Monday, January 17, 2005

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Behind the scenes in Ukraine

Back on November 25th, at the beginning of Ukraine's Orange Revolution, I blogged the following:

When a government facing a popular uprising, there is a moment when all of Burke's "pleasing illusions" about power fade away, and the rulers face a choice between using raw coercion or backing down. At this juncture, there is one of three possibilities:

1) The leadership backs down;
2) The leadership cracks down;
3) The leadership tries to crack down but the coercive apparatus splits.

That moment is rapidly approaching in Kiev.

In the New York Times, C.J. Chivers has a riveting behind-the-scenes look at Ukraine's security services during the election campaign, suggesting that in the case of Ukraine, it was a combination of options (2) and (3). Here's one key moment:

The state was leaking power. The next day, Nov. 27, Mr. Kuchma summoned [S.B.U. chief] General Smeshko to a meeting at Koncha Zaspa, a government sanitarium outside Kiev.

In a conference room were Mr. Yanukovich and politicians from eastern regions supporting him, with the leader of the Interior Ministry, or M.V.D., Mykola Bilokon, one of Mr. Kuchma's loyalists, who made no secret of his support for the premier.

Mr. Yanukovich confronted Mr. Kuchma, asking if he was betraying them, four people in the meeting said. Then came demands: schedule an inauguration, declare a state of emergency, unblock government buildings.

Mr. Kuchma icily addressed his former protégé. "You have become very brave, Viktor Feyodovich, to speak to me in this manner," he said, according to Mr. Bilokon and General Smeshko. "It would be best for you to show this bravery on Independence Square."

General Smeshko intervened to offer the S.B.U.'s assessment of the situation, warning the premier that few of Ukraine's troops, if ordered, would fight the people. He also said that even if soldiers followed an order, a crackdown would not succeed because demonstrators would resist. Then he challenged Mr. Yanukovich.

"Viktor Feyodovich, if you are ready for a state of emergency, you can give this order," he said. "Here is Bilokon," he continued. "The head of the M.V.D. You will be giving him, as chairman of the government, a written order to unblock the buildings? You will do this?"

Mr. Yanukovich was silent. General Smeshko waited. "You have answered," he continued, according to people in the meeting. "You will not do it. Let us not speak nonsense. There is no sense in using force."

Mr. Kuchma left the room to take a phone call, then returned with a state television crew. Mr. Yanukovich slammed down his pen and left.

The government's position was set: there would be no martial law. It was formalized the next day, on Nov. 28, when the National Security and Defense Council voted to solve the crisis through peaceful means.

"This was the key decision," Mr. Kuchma later said. "I realized what it meant to de-block government building by force in these conditions. It could not be done without bloodshed."

Read the whole thing.

posted by Dan on 01.17.05 at 10:26 PM


This is too weird. The prime suspect in Yuschenko's poisoning was subsequently put in charge of his security???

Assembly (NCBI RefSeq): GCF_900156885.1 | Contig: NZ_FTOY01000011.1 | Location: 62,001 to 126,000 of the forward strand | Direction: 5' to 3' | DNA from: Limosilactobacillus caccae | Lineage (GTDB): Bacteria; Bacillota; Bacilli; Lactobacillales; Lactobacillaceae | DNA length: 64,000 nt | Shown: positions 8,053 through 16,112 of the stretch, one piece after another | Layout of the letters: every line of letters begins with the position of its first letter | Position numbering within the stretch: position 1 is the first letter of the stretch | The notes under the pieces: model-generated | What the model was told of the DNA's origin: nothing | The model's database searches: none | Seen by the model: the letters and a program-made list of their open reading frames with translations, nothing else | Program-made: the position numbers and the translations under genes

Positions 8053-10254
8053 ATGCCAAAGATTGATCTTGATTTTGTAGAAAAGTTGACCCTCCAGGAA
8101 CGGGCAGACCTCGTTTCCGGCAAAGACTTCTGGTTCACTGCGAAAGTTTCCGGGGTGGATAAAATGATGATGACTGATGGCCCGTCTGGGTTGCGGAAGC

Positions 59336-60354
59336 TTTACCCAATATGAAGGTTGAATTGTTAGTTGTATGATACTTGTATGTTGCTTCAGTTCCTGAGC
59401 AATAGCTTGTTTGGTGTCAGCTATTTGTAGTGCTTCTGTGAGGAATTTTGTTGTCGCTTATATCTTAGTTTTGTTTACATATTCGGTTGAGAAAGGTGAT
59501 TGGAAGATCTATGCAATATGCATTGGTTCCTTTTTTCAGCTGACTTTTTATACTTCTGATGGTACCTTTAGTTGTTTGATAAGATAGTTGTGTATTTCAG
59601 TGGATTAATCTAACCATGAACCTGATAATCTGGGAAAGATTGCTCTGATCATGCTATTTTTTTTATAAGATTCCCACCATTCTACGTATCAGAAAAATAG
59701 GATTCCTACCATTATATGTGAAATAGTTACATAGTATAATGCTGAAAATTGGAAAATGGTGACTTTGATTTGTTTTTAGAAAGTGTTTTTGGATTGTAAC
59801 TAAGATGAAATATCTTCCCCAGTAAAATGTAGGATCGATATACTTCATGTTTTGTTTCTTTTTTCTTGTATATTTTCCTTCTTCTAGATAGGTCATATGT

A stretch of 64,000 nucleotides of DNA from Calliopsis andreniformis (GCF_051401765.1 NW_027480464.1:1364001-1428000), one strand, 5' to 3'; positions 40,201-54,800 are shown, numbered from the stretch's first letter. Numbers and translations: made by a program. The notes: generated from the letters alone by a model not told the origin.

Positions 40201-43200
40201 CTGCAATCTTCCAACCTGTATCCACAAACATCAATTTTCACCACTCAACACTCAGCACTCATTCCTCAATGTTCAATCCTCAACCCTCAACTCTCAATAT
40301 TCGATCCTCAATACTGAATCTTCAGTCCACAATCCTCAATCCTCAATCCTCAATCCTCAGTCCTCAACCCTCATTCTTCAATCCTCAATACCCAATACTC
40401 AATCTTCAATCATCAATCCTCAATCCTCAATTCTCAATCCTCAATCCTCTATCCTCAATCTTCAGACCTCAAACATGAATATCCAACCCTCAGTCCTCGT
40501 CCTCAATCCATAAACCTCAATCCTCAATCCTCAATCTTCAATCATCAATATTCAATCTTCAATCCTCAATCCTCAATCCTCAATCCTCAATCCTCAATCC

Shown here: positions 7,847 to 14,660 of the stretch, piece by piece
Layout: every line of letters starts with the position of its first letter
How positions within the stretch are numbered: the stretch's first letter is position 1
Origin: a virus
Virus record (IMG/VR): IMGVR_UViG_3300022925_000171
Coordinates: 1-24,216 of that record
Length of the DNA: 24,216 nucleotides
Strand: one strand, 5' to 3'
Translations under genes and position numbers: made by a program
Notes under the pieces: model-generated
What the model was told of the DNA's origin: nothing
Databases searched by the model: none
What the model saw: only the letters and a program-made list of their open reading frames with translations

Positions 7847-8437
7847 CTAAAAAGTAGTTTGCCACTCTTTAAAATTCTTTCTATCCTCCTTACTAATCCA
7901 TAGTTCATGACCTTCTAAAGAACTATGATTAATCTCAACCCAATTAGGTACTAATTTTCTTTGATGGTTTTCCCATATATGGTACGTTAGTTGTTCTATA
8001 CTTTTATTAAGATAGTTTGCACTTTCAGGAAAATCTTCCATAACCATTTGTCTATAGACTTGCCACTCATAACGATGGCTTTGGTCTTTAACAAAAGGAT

...General Smeshko left the meeting with Mr. Kuchma and headed to a S.B.U. safe house in Kiev for a secret liaison with Mr. Yushchenko, the opposition leader. The meeting had self-evident ironies. Mr. Yushchenko, nearly incapacitated after being poisoned by dioxin in the summer, a crime that remains unsolved, had publicly linked the poisoning to a meeting with General Smeshko and another S.B.U. general.

...Mr. Yushchenko requested more security for his campaign. General Smeshko agreed to provide him eight specialists from the elite Alpha counterterrorism unit - a highly unusual step - and to arrange former S.B.U. members to guard the campaign.

WTF? If Yuschenko believed he was poisoned at the previous meeting, why is he enlisting his would-be-assassin's help? And why -- when it was proven that he was poisoned -- was he so generous to his attempted-murderer?

"I don't want this factor [i.e. his poisoning] to influence the election in some way — either as a plus or a minus," Yushchenko said in Russian as he left the clinic and headed back to Kiev. "This question will require a great deal of time and serious investigation. Let us do it after the election — today is not the moment."

So will he bury the investigation, now that Smeshko was so helpful?

posted by: Carl on 01.17.05 at 10:26 PM [permalink]

"So will he bury the investigation, now that Smeshko was so helpful?"
Assuming that Smeshko turned on the then government, then why not? While it might leave a sour taste in most ppls mouths, it's better to let the dictators go free than have a dictatorship.

posted by: Factory on 01.17.05 at 10:26 PM [permalink]

On Friday's WSJ, there was also another article (sorry, no links) about the role of SBU (Ukraine's successor to KGB) in the uprising. The colonel in charge literally ran circles around his Interior Ministry (bakcers of Yanukovich) opponents legally and sometimes illegally. The protestors knew of draft order by Interior Ministry to send in troops to crack down before Interior's own troop.

posted by: BigFire on 01.17.05 at 10:26 PM [permalink]

Gen. Smeshko might not have been aware that his cook was the assassin, I doubt the General prepared the food with his own hands.

posted by: Ted B. on 01.17.05 at 10:26 PM [permalink]

Current thinking is that dioxin poisoning takes several days to work. So it wouldn't have been the cook. (Though it might have been the thief, his wifer or her lover.)

posted by: Doug on 01.17.05 at 10:26 PM [permalink]

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